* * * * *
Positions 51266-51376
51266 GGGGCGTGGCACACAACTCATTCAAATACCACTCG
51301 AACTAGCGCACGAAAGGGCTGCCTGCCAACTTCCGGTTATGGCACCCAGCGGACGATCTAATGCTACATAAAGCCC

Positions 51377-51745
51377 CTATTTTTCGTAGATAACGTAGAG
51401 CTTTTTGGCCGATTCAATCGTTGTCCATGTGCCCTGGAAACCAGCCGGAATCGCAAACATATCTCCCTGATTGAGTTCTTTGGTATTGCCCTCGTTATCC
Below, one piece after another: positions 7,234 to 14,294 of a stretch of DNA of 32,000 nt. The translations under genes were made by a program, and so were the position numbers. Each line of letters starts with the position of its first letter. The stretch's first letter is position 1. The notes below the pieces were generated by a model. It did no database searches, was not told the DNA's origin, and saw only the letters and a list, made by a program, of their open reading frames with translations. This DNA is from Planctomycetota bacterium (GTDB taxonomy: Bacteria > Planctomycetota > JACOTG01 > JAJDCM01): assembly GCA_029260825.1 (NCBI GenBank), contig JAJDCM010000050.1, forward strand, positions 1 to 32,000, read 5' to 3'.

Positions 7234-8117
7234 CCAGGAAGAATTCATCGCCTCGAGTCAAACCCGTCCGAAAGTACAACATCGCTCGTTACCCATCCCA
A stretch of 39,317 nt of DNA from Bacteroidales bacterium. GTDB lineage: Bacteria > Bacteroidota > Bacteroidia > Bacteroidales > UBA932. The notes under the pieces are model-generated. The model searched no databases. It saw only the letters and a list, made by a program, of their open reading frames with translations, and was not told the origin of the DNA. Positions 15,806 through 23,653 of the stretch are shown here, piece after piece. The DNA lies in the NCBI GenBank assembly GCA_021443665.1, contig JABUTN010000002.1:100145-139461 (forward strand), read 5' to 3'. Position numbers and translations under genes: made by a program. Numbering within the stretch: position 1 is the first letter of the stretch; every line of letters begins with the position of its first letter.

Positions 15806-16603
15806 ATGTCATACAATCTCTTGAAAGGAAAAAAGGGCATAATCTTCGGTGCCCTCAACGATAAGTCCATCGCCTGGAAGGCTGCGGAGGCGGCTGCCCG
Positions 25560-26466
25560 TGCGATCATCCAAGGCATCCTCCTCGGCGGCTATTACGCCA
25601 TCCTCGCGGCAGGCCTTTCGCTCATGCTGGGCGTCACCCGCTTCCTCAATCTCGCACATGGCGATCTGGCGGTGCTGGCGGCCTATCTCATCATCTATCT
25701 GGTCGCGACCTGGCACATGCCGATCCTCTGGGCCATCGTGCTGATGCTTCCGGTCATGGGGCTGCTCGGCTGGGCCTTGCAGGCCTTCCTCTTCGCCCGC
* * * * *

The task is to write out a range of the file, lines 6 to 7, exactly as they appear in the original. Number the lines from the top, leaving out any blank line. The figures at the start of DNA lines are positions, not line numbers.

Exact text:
51401 CTTTTTGGCCGATTCAATCGTTGTCCATGTGCCCTGGAAACCAGCCGGAATCGCAAACATATCTCCCTGATTGAGTTCTTTGGTATTGCCCTCGTTATCC
Below, one piece after another: positions 7,234 to 14,294 of a stretch of DNA of 32,000 nt. The translations under genes were made by a program, and so were the position numbers. Each line of letters starts with the position of its first letter. The stretch's first letter is position 1. The notes below the pieces were generated by a model. It did no database searches, was not told the DNA's origin, and saw only the letters and a list, made by a program, of their open reading frames with translations. This DNA is from Planctomycetota bacterium (GTDB taxonomy: Bacteria > Planctomycetota > JACOTG01 > JAJDCM01): assembly GCA_029260825.1 (NCBI GenBank), contig JAJDCM010000050.1, forward strand, positions 1 to 32,000, read 5' to 3'.